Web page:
Genetic variation: Effect on prostate cancer

Tristan M. Sissung, Douglas K. Price, Marzia Del Re, Ariel M. Ley, Elisa Giovannetti, William D. Figg*, Romano Danesi

*Corresponding author for this work

Research output: Contribution to journalReview articlepeer-review

28 Scopus citations


The crucial role of androgens in the development of prostate cancer is well established. The aim of this review is to examine the role of constitutional (germline) and tumor-specific (somatic) polymorphisms within important regulatory genes of prostate cancer. These include genes encoding enzymes of the androgen biosynthetic pathway, the androgen receptor gene, genes that encode proteins of the signal transduction pathways that may have a role in disease progression and survival, and genes involved in prostate cancer angiogenesis. Characterization of deregulated pathways critical to cancer cell growth have lead to the development of new treatments, including the CYP17 inhibitor abiraterone and clinical trials using novel drugs that are ongoing or recently completed [1]. The pharmacogenetics of the drugs used to treat prostate cancer will also be addressed. This review will define how germline polymorphisms are known affect a multitude of pathways, and therefore phenotypes, in prostate cancer etiology, progression, and treatment.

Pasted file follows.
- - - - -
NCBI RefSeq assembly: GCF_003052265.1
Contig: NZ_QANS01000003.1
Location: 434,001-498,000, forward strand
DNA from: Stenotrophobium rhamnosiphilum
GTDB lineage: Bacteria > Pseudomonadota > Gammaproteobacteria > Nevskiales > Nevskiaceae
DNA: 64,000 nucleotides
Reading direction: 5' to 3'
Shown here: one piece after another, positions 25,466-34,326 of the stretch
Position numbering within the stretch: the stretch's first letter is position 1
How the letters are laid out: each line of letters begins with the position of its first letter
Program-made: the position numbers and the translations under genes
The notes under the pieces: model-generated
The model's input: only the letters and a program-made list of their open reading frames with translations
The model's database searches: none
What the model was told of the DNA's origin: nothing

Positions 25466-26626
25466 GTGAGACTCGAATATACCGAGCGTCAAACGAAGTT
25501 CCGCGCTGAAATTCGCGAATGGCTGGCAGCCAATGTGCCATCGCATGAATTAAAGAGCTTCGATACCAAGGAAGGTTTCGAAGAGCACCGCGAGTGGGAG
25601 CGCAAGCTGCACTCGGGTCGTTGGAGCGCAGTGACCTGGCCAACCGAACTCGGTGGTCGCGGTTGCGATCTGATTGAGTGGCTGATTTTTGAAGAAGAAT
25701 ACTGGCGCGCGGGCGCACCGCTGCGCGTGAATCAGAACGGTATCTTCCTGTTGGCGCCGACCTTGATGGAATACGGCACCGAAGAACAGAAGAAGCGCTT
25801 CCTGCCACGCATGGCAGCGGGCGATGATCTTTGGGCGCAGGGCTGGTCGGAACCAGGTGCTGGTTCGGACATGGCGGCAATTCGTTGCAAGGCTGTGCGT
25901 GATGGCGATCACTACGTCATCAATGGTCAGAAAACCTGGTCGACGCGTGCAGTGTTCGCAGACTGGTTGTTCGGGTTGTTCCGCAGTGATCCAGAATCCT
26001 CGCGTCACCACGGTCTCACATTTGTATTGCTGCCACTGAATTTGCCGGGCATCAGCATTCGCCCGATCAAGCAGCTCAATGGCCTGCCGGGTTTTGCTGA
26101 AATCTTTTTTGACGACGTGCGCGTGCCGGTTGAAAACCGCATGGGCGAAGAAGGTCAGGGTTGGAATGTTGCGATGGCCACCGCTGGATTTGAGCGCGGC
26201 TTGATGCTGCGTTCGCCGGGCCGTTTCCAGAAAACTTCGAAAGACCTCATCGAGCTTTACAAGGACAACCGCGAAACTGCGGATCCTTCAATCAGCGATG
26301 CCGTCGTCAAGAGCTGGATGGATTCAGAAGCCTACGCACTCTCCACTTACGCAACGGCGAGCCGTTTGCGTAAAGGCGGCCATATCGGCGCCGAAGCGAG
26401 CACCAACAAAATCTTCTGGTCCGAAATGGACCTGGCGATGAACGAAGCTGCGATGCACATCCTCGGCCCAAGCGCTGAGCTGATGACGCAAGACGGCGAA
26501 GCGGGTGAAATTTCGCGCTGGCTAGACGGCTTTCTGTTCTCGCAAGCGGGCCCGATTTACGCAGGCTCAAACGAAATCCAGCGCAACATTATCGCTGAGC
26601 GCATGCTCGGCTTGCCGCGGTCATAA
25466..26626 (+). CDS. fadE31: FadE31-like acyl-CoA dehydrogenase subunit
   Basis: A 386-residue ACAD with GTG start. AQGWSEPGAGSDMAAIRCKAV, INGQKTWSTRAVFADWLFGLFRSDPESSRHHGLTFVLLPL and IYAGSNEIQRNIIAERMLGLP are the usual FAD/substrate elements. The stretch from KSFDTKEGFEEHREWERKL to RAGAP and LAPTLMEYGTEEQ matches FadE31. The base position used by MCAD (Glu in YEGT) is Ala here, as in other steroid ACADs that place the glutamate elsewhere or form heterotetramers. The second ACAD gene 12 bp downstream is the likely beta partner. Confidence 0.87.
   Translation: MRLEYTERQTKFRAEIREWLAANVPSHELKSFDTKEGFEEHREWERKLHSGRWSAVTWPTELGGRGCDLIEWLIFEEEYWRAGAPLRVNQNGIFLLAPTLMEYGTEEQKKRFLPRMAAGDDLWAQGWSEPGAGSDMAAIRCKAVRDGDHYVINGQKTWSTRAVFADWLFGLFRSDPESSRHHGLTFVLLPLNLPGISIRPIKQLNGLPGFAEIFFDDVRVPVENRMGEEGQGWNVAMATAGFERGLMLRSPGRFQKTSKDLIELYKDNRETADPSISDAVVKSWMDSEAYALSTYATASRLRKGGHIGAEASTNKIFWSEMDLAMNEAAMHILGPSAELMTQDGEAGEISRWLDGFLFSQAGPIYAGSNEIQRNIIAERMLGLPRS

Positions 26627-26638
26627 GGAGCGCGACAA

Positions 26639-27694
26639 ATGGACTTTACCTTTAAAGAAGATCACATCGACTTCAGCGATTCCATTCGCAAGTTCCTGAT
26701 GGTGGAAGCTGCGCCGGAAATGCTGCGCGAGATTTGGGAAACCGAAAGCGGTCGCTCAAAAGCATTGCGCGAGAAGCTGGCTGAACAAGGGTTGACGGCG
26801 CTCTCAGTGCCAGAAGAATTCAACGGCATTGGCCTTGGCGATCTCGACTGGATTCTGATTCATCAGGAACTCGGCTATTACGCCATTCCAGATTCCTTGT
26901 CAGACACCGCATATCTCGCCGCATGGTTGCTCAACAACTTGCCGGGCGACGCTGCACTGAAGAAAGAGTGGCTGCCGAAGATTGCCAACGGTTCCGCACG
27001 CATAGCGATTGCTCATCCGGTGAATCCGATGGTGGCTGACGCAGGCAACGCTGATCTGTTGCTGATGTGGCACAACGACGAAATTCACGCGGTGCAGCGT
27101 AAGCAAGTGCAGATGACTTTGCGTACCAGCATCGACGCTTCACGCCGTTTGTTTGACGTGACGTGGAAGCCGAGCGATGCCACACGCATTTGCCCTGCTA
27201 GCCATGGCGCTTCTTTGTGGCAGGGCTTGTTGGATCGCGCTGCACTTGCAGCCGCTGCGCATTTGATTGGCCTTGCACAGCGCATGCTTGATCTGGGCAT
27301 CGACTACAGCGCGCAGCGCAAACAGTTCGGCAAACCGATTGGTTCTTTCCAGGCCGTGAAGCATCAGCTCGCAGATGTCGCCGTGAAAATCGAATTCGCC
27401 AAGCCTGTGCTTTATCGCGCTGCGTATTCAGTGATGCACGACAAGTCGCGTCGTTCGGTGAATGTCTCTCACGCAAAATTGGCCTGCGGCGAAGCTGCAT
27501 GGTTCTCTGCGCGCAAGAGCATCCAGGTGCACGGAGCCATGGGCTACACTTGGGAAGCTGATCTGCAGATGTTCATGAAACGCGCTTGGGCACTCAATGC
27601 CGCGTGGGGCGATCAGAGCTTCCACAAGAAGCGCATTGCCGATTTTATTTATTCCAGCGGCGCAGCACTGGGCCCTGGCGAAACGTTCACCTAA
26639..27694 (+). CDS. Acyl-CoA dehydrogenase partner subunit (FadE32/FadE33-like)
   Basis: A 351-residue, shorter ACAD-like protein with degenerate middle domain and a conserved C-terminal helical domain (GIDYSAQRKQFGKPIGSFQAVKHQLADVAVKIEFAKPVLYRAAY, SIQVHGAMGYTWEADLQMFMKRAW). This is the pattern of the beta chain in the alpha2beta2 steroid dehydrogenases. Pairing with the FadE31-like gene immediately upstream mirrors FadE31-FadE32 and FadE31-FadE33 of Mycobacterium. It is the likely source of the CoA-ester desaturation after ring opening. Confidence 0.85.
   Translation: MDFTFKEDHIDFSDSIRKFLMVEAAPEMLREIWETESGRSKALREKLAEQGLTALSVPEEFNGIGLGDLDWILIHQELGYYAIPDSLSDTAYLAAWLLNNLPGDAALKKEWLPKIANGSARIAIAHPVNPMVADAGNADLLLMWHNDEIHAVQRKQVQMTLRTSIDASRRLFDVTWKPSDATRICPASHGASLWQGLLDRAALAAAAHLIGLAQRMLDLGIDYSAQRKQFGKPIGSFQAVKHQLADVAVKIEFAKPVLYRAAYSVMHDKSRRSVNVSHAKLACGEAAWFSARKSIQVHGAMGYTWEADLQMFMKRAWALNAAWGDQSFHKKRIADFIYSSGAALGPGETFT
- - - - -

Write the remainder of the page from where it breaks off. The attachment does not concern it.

Original languageEnglish
Pages (from-to)446-456
Number of pages11
JournalBiochimica et Biophysica Acta - Reviews on Cancer
Issue number2
StatePublished - 1 Dec 2014
Externally publishedYes


  • Androgen deprivation therapy
  • Chemotherapy
  • Pharmacogenomics
  • Prostate cancer
  • Steroid


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